Owen Coyle, the Bolton Wanderers manager, was glad yesterday morning his team was free of the "stigma" attached to being in the Premier League relegation zone – but stressed they must keep up their recent good form to ensure that is still the case at the end of the season.
Wanderers pulled themselves out of the bottom three with an impressive 3-1 home victory over Liverpool in their last league outing. However, Coyle knows plenty can happen in the remaining 16 games and, after a run of only two defeats in their last nine games in all competitions, he wants to maintain that momentum.
"I think there is always a stigma involved in being in those [relegation] positions," Coyle said ahead of tonight's home game with Arsenal. "But the important time to be out of the bottom three is after the last game of the season, ask any manager and they will tell you that.
"We have now given ourselves a foundation and a platform to continue the good work that we have done in the last month and a half or so," he added, "but to do that we need to be at our best. The Premier League is unforgiving and you have to be at your very best every time you cross that white line."
Like Bolton, Arsenal have had major injury problems to contend with this season, with news emerging last week that key midfielder Jack Wilshere – who spent a loan spell with Bolton in 2010 – had suffered a setback in his attempt to recover from an ankle injury sustained in the summer. In his absence the Gunners have been out of the title race and are facing a battle to finish in the top four.
Manager Arsène Wenger has been frequently criticised and the London outfit travel to the Reebok Stadium – where they were beaten 2-1 in April – having lost their last three league games in a row.
However, although there is certainly cause for optimism on Wanderers' part, Coyle pointed to Arsenal's dramatic comeback from 2-0 down in their 3-2 FA Cup fourth-round victory over Aston Villa on Sunday as clear evidence that Wenger's side cannot be underestimated.
"I think we all recognise it, because we are in the best league in the world, within that comes global scrutiny and decisions get questioned," Coyle said. "The bottom line is that Arsenal are very fortunate to have one of the best managers in world football.
"Expectations are raised because they have won honours and haven't been in amongst them again, but for me it is an outstanding club with a fantastic manager and some truly world-class players.
"We are going to have to be at our very best, that is for sure, but if we are, we know that we can win the game. We won the same fixture last year and we have to get to that level again. You only have to look at Sunday. Arsenal found themselves 2-0 down, but then their second-half performance with their quality, speed of passing, pace, movement, counter-attacking... this is an elite club with aspirations of winning the Champions League, of making sure they qualify for it again via the Premier League, of winning the FA Cup.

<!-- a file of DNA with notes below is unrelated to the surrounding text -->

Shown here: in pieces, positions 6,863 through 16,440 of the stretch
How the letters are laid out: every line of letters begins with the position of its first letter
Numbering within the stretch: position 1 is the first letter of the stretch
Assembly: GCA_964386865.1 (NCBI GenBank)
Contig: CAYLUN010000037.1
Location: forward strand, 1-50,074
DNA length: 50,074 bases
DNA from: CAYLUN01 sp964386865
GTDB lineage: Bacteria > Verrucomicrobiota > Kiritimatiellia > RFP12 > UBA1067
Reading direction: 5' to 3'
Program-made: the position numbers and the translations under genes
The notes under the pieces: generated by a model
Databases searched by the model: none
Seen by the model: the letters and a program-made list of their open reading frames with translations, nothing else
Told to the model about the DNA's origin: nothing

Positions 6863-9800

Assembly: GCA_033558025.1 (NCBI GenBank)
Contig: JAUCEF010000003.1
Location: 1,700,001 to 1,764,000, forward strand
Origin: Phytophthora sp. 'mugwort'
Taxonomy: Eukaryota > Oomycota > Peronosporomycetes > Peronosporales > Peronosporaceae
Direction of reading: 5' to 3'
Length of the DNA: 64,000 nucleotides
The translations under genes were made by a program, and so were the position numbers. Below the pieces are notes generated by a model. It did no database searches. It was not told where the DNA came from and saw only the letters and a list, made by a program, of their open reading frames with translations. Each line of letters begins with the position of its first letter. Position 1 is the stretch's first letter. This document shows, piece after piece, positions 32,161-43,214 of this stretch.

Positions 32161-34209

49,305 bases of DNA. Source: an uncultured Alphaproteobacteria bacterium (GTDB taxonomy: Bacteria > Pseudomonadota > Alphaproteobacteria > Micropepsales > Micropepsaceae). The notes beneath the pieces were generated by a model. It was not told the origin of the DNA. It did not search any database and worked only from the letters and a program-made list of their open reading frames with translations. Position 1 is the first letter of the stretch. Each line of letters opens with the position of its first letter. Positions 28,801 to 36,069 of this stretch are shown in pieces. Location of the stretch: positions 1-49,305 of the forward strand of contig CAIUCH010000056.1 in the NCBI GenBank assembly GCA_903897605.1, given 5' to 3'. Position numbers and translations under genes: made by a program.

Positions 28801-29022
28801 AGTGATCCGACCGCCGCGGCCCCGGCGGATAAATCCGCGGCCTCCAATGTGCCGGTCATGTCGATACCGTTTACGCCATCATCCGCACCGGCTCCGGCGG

"They also have been decimated by injuries to key players. When you are missing the calibre of player of Jack Wilshere, who is not only an integral part of the Arsenal squad but also the England squad now, it is going to take its toll from time to time. But they keep on staying in the mix and that is all credit to Arsene and the players he has at his disposal."
Wenger hopes the Gunners' defensive injury crisis may be easing after full-back Kieran Gibbs returned to full training, although not in time for the trip to Bolton.
Wenger reported no fresh fitness worries following Sunday's win over Villa. Right-back Bacary Sagna came on for the closing stages for a first appearance since breaking his ankle against Tottenham in October, and the imminent return of England international left-back Gibbs after three months out following groin surgery will be another timely boost, with Carl Jenkinson and Andre Santos both still on the recovery trail.
Switzerland international Johan Djourou has also shrugged off a calf problem picked up in the defeat against Manchester United, so will bolster a defence which is slowly starting to have balance again following a period where four centre-halves were deployed across the backline.
"He had a normal training session yesterday," Wenger said. "Kieran is still short to play now, but it is good news to have him back. "I think one or two more weeks practice will get him back to being available again, that is very positive."
Wenger, however, urged caution with expecting too much too soon from France international Sagna.
He said: "Sagna is a bit early still [for tonight], but you never know. I might consider it because I have to check all the recoveries of the players who played on Sunday."
Wenger admits his players will have to dig deep to find the energy to go again at Bolton having producing a rousing second-half performance against Villa.
"It was a very demanding game physically," he said. "Now it is important that we recover and prepare well for tomorrow night."